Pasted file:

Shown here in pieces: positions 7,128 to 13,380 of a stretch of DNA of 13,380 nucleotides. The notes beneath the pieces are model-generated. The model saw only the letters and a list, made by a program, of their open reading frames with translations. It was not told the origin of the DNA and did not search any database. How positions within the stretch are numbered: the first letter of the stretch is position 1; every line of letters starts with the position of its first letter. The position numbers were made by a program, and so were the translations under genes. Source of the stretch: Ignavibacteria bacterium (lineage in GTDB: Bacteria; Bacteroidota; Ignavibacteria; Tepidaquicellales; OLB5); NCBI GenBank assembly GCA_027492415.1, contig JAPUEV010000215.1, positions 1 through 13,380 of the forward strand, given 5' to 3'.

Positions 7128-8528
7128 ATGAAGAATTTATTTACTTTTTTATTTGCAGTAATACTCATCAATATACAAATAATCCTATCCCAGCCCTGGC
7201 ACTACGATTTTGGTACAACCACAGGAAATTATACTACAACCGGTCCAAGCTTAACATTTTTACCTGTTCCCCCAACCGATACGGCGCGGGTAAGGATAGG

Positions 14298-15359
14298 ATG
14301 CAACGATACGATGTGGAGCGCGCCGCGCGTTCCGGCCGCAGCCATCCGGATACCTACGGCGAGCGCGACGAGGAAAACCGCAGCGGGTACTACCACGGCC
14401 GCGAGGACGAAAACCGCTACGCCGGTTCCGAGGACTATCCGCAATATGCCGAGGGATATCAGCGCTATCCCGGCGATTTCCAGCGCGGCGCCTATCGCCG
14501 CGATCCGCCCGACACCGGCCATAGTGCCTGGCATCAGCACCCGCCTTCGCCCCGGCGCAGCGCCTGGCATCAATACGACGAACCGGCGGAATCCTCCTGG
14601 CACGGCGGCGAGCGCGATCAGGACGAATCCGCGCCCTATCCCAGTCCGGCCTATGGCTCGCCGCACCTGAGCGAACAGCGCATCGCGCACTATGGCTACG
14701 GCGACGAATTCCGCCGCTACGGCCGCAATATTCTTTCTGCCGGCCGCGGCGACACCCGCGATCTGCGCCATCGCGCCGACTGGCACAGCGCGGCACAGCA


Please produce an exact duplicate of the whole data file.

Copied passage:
Shown here in pieces: positions 7,128 to 13,380 of a stretch of DNA of 13,380 nucleotides. The notes beneath the pieces are model-generated. The model saw only the letters and a list, made by a program, of their open reading frames with translations. It was not told the origin of the DNA and did not search any database. How positions within the stretch are numbered: the first letter of the stretch is position 1; every line of letters starts with the position of its first letter. The position numbers were made by a program, and so were the translations under genes. Source of the stretch: Ignavibacteria bacterium (lineage in GTDB: Bacteria; Bacteroidota; Ignavibacteria; Tepidaquicellales; OLB5); NCBI GenBank assembly GCA_027492415.1, contig JAPUEV010000215.1, positions 1 through 13,380 of the forward strand, given 5' to 3'.

Positions 7128-8528
7128 ATGAAGAATTTATTTACTTTTTTATTTGCAGTAATACTCATCAATATACAAATAATCCTATCCCAGCCCTGGC
7201 ACTACGATTTTGGTACAACCACAGGAAATTATACTACAACCGGTCCAAGCTTAACATTTTTACCTGTTCCCCCAACCGATACGGCGCGGGTAAGGATAGG

Positions 14298-15359
14298 ATG
14301 CAACGATACGATGTGGAGCGCGCCGCGCGTTCCGGCCGCAGCCATCCGGATACCTACGGCGAGCGCGACGAGGAAAACCGCAGCGGGTACTACCACGGCC
14401 GCGAGGACGAAAACCGCTACGCCGGTTCCGAGGACTATCCGCAATATGCCGAGGGATATCAGCGCTATCCCGGCGATTTCCAGCGCGGCGCCTATCGCCG
14501 CGATCCGCCCGACACCGGCCATAGTGCCTGGCATCAGCACCCGCCTTCGCCCCGGCGCAGCGCCTGGCATCAATACGACGAACCGGCGGAATCCTCCTGG
14601 CACGGCGGCGAGCGCGATCAGGACGAATCCGCGCCCTATCCCAGTCCGGCCTATGGCTCGCCGCACCTGAGCGAACAGCGCATCGCGCACTATGGCTACG
14701 GCGACGAATTCCGCCGCTACGGCCGCAATATTCTTTCTGCCGGCCGCGGCGACACCCGCGATCTGCGCCATCGCGCCGACTGGCACAGCGCGGCACAGCA